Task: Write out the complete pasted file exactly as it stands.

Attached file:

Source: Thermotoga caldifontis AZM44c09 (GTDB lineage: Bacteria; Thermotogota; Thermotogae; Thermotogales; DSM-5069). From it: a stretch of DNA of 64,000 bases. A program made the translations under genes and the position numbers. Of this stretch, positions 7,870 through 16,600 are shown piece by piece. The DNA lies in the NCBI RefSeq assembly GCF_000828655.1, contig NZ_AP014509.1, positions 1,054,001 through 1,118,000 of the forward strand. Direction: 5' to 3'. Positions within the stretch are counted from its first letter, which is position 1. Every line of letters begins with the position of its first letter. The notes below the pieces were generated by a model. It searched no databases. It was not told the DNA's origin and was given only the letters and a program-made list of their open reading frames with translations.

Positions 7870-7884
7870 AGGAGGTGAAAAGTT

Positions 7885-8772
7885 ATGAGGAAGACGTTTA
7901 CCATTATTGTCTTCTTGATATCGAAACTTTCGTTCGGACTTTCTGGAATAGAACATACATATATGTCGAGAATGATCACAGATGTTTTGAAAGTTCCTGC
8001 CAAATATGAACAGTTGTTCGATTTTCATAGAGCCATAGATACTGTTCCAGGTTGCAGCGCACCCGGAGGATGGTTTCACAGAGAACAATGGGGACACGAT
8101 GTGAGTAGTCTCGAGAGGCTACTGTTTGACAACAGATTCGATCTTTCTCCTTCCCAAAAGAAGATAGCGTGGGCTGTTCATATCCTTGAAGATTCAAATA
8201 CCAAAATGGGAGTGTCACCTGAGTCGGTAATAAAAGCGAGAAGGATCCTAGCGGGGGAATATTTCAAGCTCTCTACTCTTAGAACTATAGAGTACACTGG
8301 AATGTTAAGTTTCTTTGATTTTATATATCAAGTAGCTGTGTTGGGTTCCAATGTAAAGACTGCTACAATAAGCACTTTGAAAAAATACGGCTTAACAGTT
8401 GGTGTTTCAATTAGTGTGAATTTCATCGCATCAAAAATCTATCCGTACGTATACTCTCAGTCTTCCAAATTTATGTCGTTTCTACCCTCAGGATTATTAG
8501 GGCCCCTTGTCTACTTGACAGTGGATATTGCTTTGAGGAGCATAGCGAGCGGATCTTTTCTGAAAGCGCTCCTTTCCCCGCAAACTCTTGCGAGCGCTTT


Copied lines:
Source: Thermotoga caldifontis AZM44c09 (GTDB lineage: Bacteria; Thermotogota; Thermotogae; Thermotogales; DSM-5069). From it: a stretch of DNA of 64,000 bases. A program made the translations under genes and the position numbers. Of this stretch, positions 7,870 through 16,600 are shown piece by piece. The DNA lies in the NCBI RefSeq assembly GCF_000828655.1, contig NZ_AP014509.1, positions 1,054,001 through 1,118,000 of the forward strand. Direction: 5' to 3'. Positions within the stretch are counted from its first letter, which is position 1. Every line of letters begins with the position of its first letter. The notes below the pieces were generated by a model. It searched no databases. It was not told the DNA's origin and was given only the letters and a program-made list of their open reading frames with translations.

Positions 7870-7884
7870 AGGAGGTGAAAAGTT

Positions 7885-8772
7885 ATGAGGAAGACGTTTA
7901 CCATTATTGTCTTCTTGATATCGAAACTTTCGTTCGGACTTTCTGGAATAGAACATACATATATGTCGAGAATGATCACAGATGTTTTGAAAGTTCCTGC
8001 CAAATATGAACAGTTGTTCGATTTTCATAGAGCCATAGATACTGTTCCAGGTTGCAGCGCACCCGGAGGATGGTTTCACAGAGAACAATGGGGACACGAT
8101 GTGAGTAGTCTCGAGAGGCTACTGTTTGACAACAGATTCGATCTTTCTCCTTCCCAAAAGAAGATAGCGTGGGCTGTTCATATCCTTGAAGATTCAAATA
8201 CCAAAATGGGAGTGTCACCTGAGTCGGTAATAAAAGCGAGAAGGATCCTAGCGGGGGAATATTTCAAGCTCTCTACTCTTAGAACTATAGAGTACACTGG
8301 AATGTTAAGTTTCTTTGATTTTATATATCAAGTAGCTGTGTTGGGTTCCAATGTAAAGACTGCTACAATAAGCACTTTGAAAAAATACGGCTTAACAGTT
8401 GGTGTTTCAATTAGTGTGAATTTCATCGCATCAAAAATCTATCCGTACGTATACTCTCAGTCTTCCAAATTTATGTCGTTTCTACCCTCAGGATTATTAG
8501 GGCCCCTTGTCTACTTGACAGTGGATATTGCTTTGAGGAGCATAGCGAGCGGATCTTTTCTGAAAGCGCTCCTTTCCCCGCAAACTCTTGCGAGCGCTTT